Houston voices

How small business accelerators can help Houston startups take off

“Small business incubators serve as the foundation of most innovation ecosystems." Graphic byMiguel Tovar/University of Houston

If you plan to start a new business or already have but you don’t have an office or lab space, why should you consider working with a small business incubator?

An incubator is an organization that offers assistance and resources to help newly-formed businesses get started and supports them as they move forward. Small business incubators also provide space to house these companies in a shared work environment.

According to the executive director of the University of Houston Office of Technology Transfer and Innovation, Christopher Taylor, “Small business incubators serve as the foundation of most innovation ecosystems and for startups, these hubs provide connectivity, support, and resources they can leverage to improve their odds of success.”

Community connectivity

In a small business blog on Chron.com, the author points out that even after a business leaves an incubator, the connections they make with other business owners are relationships that will continue to grow. There, startups can learn and grow together and, in turn, incubators foster a continuously growing community by looking for businesses and growing companies that serve the same field.

For example, an incubator that is focused on technology will look for companies that are in the technology sector. At Texas Medical Center Innovation, two programs support the development of health technologies. The Cancer Therapeutics Accelerator is a nine-month program where startups get support in market and technical research. The Health Tech Accelerator is a six-month program for digital health and medical device startups.

Startup support

Business incubators offer support in many ways, including critical services that help move businesses forward.

For example, the UH Technology Bridge connects new business owners to the Small Business Development Center, where they can get help with all their preliminary operational tasks. Companies housed at incubators also gain access to programming like focused workshops that cover how to find funding, how to build a business strategy and other business fundamentals.

Startup incubators also give startups with limited funds access to expensive equipment that they would otherwise not be able to afford. They also offer office space, usually at a lower cost than other commercial space. These spaces usually include office amenities such as central printing and conference rooms. They are able to offer lower costs because they are usually funded by a school, city or investors.

Some for-profit incubators make money by directly selling their services to startups or others. Some may make money indirectly, meaning their services generate sales for other services.

The Big Idea

“Many successful startups come out of incubators because they have the ability to create tremendous velocity as companies work towards commercializing their technologies,” Taylor said.

Starting a business is not an easy feat. But incubators can help improve a startup’s chances of success.

If you are in the Houston area and looking to partner with a small business incubator, visit the UH Technology Bridge, The Cannon, The Rice Alliance or any of the other many incubators in the area.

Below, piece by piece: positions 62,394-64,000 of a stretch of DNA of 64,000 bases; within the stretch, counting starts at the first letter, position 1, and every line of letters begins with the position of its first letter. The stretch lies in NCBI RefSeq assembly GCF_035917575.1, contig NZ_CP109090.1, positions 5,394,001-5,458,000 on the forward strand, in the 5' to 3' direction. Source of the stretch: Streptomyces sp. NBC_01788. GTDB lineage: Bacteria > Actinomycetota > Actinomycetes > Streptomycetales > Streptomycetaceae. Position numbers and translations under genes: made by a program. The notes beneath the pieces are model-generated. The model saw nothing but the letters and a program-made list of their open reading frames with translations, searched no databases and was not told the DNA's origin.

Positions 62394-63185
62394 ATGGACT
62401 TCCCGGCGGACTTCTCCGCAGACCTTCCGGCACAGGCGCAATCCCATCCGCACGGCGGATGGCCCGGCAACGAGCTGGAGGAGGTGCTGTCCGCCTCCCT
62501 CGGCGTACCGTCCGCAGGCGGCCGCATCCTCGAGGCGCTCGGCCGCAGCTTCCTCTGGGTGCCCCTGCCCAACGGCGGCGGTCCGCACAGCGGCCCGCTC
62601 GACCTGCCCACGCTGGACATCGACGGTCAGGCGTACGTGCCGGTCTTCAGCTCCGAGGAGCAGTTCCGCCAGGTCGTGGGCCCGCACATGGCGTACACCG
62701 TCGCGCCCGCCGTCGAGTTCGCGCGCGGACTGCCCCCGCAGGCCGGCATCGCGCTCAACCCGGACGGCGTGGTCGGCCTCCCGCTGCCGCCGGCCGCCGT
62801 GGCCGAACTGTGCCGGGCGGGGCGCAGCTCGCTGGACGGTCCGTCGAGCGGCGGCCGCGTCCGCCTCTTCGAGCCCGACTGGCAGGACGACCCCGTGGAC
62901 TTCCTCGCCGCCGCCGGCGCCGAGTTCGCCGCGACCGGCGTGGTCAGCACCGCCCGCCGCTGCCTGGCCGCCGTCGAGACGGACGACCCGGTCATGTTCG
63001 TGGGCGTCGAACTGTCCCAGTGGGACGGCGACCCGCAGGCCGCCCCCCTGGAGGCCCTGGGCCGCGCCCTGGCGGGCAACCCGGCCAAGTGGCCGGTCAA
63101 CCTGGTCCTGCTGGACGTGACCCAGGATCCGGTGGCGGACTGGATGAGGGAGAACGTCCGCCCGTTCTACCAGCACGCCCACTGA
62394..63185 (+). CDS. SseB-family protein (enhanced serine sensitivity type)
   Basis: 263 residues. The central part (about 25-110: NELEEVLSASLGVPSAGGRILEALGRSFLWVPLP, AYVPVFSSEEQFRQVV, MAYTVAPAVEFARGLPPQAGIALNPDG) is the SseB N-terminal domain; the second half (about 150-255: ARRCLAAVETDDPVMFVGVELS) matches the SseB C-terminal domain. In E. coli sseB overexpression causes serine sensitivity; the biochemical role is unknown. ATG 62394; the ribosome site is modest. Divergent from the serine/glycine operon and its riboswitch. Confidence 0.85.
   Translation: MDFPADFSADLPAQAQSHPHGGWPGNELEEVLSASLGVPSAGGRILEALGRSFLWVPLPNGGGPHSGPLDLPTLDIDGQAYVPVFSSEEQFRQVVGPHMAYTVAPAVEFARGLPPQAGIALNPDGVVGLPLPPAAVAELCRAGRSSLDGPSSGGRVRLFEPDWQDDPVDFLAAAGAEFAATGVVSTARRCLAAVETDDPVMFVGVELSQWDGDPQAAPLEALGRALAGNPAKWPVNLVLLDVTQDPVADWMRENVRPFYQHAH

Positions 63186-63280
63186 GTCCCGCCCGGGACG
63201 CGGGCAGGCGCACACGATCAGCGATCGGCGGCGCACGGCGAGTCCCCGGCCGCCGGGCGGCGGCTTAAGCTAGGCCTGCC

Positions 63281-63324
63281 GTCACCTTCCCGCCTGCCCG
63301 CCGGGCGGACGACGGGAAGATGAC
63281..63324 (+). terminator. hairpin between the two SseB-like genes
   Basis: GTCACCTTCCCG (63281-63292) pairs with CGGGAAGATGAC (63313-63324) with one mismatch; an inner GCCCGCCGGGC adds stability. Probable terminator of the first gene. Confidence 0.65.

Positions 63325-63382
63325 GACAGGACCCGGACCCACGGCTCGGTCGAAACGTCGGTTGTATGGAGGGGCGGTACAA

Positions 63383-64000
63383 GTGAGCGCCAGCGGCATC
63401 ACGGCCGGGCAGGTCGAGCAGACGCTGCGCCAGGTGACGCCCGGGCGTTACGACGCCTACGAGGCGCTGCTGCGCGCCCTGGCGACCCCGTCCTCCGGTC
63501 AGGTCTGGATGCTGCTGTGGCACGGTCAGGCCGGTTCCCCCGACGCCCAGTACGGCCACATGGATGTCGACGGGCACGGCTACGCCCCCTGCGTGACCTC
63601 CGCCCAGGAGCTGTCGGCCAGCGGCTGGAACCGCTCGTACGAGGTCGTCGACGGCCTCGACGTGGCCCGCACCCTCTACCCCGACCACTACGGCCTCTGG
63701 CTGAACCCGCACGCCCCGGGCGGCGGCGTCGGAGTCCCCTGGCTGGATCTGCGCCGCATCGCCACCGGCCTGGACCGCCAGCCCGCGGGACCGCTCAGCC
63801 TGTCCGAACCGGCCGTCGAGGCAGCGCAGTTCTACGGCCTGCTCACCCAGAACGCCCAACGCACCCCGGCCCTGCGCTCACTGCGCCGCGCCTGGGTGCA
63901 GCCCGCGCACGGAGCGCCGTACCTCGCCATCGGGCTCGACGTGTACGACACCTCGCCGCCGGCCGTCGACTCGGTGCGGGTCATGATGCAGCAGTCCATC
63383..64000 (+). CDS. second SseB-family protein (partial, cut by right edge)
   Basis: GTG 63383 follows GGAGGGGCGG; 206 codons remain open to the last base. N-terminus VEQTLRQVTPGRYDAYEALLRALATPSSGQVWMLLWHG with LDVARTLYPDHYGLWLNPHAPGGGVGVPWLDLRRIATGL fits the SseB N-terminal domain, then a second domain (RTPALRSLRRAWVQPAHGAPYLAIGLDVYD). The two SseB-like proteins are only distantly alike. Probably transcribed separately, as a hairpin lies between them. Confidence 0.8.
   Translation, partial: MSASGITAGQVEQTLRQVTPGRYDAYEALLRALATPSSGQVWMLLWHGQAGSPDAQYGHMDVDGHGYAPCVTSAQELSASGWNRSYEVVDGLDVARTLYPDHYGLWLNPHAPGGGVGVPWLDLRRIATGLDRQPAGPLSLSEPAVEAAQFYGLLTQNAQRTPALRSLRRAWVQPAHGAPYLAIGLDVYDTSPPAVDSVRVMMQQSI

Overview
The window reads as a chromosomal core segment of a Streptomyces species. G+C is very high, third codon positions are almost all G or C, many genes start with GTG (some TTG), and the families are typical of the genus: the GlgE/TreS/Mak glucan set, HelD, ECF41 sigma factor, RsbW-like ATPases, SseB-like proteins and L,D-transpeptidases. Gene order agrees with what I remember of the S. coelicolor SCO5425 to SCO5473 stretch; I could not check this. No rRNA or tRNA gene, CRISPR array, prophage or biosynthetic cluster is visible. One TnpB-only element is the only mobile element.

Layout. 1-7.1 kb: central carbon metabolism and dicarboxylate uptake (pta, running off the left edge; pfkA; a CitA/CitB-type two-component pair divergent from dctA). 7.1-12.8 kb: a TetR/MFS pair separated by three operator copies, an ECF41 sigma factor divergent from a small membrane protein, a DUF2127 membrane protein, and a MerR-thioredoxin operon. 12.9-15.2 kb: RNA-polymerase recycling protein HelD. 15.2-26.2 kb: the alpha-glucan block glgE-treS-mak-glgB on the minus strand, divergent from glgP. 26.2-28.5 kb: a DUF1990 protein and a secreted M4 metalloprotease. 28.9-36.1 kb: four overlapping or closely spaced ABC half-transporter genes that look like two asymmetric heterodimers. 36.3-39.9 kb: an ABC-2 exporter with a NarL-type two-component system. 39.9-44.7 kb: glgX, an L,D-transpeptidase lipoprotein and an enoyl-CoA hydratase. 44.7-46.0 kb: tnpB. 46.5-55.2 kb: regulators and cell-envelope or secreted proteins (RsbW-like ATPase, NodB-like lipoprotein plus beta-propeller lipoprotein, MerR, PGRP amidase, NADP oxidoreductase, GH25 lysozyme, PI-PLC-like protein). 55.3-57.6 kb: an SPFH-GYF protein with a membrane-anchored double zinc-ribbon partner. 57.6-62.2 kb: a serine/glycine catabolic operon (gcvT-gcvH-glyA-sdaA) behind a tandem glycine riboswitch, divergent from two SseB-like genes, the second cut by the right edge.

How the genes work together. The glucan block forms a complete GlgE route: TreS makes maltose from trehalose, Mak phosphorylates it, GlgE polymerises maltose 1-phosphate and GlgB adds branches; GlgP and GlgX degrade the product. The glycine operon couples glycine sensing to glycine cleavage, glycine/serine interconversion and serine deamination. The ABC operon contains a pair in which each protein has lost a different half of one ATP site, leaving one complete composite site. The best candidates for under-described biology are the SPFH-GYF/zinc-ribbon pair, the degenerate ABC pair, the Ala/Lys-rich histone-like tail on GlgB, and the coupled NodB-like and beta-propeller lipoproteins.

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This article originally appeared on the University of Houston's The Big Idea. Cory Thaxton, the author of this piece, is the communications coordinator for The Division of Research.

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Building Houston

 
 

Houston is among the top cities for veteran entrepreneurs. Photo via Getty Images

Houston has moved up the ranks in an annual study of the top places in the U.S. for veteran entrepreneurs.

The study, conducted by the PenFed Foundation and Edelman Data & Intelligence, puts Houston at No. 5 among the best metro areas for veteran entrepreneurs. That’s up from No. 12 in the 2021 study.

The study cites Houston’s economic growth, support for veterans, strong employment, and low unemployment rate among veterans as factors favoring veteran entrepreneurs.

More than 300,000 military veterans live in the Houston area. That’s the second largest population of veterans in the U.S.

Due to the Houston area’s robust veteran population, Bayou City was chosen in 2018 as the site for the third local chapter of Bunker Labs, an accelerator and incubator for military-affiliated entrepreneurs.

At No. 1 in the study is Washington, D.C., followed by:

2. New York City
3. Seattle
4. Dallas-Fort Worth
5. Houston
6. Austin
7. Sioux Falls, South Dakota
8. Cleveland
9. Rapid City, South Dakota
10. Boston

Elsewhere in Texas, McAllen-Edinburg-Mission landed at No. 20 and San Antonio at No. 23.

The study analyzed four categories for each city: livability, economic growth, support for veterans, and ability to start a business. The study evaluated 390 metro areas.

“As the nation navigates the economic impacts of inflation, the study focused especially on how inflation impacts cities differently,” says the PenFed Foundation, established by PenFed Credit Union.

This is the third year for the study.

“We want to help cities across the United States understand which environments are best suited for military veterans to start and grow businesses, and inspire city leaders to take the actions needed to support veteran entrepreneurs,” James Schenck, president and CEO of PenFed Credit Union and CEO of the foundation, says in a news release.

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